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Latest Reports

How do we pay for parks?

How do we pay for parks?

Exploring innovative and creative ideas for parks and public spaces–in how we design, manage, and program them–is important, but these discussions often end up with this question: “Sure it sounds great, but how are we actually going to pay for that?”

In Park People’s latest report, Financing City Parks in Canada: What Might Be Done?, author Harry Kitchen, professor emeritus at Trent University and an expert in Canadian municipal finance, delves into the world of park financing in Canada. Kitchen lays it all out on the table, assessing the benefits and drawbacks of different funding tools and how they could work (or not work) in Canada.

The paper is part of three park discussion papers that Park People developed as part of our Heart of the City conference in Calgary–the first national city parks conference in Canada.

As Kitchen points out, unfortunately, parks are often at the top of the pile when municipalities look for ways to wring more savings from their already extremely tight budgets. Unlike fire, police, water, and electricity, parks are not seen as an “essential” service and have no mandated service levels.

While Canada’s park funding scene is not as grim as the United States or Britain (where some municipalities have cut a staggering 90% from park budgets in recent years), we still find ourselves, year after year, often with flat or modest increases in park funding, just to keep up with the needs of growing populations. In short, we are treading water in many cases, keeping our heads afloat.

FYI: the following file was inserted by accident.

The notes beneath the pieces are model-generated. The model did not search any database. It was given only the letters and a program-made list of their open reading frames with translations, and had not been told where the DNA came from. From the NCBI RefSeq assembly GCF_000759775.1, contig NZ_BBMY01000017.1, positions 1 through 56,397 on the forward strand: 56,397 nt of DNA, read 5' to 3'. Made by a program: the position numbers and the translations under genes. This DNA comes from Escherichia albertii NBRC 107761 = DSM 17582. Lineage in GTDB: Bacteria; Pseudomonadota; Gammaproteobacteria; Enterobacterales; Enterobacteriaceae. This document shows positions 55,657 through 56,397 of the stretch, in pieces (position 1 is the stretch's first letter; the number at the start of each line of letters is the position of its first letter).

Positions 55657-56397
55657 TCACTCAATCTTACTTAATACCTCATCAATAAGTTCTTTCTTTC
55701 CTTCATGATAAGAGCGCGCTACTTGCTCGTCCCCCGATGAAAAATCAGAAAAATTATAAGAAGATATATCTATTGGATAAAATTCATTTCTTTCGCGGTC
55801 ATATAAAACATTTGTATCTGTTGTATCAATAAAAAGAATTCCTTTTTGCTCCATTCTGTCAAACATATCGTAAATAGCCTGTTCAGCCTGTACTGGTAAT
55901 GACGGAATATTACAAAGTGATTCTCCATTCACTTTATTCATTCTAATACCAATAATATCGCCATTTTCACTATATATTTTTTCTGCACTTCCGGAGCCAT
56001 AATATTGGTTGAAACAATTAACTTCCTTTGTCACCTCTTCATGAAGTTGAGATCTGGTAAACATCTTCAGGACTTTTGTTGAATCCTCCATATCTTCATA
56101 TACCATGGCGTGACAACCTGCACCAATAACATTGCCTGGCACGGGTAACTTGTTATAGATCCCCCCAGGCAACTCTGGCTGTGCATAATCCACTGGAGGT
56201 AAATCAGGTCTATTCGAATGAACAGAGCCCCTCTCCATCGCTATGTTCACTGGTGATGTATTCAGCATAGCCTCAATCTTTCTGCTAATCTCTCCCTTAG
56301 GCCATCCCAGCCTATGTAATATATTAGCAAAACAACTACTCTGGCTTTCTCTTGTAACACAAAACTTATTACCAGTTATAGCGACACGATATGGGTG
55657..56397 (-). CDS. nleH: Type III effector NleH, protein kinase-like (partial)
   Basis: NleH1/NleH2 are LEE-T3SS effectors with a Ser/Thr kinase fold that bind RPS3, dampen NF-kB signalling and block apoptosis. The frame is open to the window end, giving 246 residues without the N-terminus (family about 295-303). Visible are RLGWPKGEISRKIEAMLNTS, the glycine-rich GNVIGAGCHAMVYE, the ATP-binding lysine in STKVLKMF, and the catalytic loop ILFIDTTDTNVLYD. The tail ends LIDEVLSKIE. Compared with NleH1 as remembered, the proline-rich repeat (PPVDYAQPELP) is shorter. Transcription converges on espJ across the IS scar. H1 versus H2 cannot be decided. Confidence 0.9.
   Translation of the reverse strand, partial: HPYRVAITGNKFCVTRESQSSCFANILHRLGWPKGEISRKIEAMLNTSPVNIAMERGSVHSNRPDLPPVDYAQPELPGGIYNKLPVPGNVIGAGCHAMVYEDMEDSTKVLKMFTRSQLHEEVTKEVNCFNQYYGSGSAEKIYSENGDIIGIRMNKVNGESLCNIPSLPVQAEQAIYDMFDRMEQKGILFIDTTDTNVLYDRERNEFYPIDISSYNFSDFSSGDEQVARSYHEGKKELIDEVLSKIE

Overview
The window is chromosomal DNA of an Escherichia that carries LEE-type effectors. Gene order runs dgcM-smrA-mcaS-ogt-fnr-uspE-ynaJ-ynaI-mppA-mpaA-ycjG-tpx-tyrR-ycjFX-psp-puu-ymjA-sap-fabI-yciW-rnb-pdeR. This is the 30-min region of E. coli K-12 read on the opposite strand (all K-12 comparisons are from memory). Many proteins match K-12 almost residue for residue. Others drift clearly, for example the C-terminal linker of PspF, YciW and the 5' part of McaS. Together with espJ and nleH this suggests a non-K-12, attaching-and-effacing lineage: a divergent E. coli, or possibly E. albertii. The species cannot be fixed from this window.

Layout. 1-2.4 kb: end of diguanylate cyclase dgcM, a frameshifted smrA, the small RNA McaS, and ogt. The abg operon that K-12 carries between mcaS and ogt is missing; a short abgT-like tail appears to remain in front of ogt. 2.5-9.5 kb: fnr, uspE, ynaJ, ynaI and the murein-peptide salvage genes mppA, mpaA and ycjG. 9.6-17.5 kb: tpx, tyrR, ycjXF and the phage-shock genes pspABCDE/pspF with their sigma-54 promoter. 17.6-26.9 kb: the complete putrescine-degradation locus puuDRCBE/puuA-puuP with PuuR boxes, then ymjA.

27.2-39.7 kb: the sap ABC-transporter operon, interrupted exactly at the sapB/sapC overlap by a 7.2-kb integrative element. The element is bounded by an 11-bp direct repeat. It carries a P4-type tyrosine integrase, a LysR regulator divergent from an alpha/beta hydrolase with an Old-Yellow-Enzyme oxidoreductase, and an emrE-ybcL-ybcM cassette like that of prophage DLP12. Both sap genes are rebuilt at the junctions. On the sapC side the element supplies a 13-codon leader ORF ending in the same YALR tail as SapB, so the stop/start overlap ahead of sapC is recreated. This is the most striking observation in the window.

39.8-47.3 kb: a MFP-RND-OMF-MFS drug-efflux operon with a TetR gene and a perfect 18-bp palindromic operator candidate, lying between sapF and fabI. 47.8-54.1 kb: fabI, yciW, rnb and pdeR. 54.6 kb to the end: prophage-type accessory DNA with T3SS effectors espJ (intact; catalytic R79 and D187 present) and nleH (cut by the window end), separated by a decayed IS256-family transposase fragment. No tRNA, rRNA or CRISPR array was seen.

So the question of how we are going to pay for new, expanded, and improved park systems as we grow, is a critical one to answer.

As you can imagine, the answer is not easy (if it was we wouldn’t be having this conversation). But Kitchen does outline a number of tools that Canadian cities can take advantage of for both funding the capital construction of parks and their ongoing maintenance and programming.

A few points emphasized by Kitchen:

  • Growth pays for growth. Many Canadian municipalities use growth-related development levies to fund the acquiring and development of new parks. These include charges paid per unit by developers into a fund that builds and improves parks. In Toronto, for example, park acquisition and development is paid for through a park levy that has in the last ten years raised over $500 million for parks.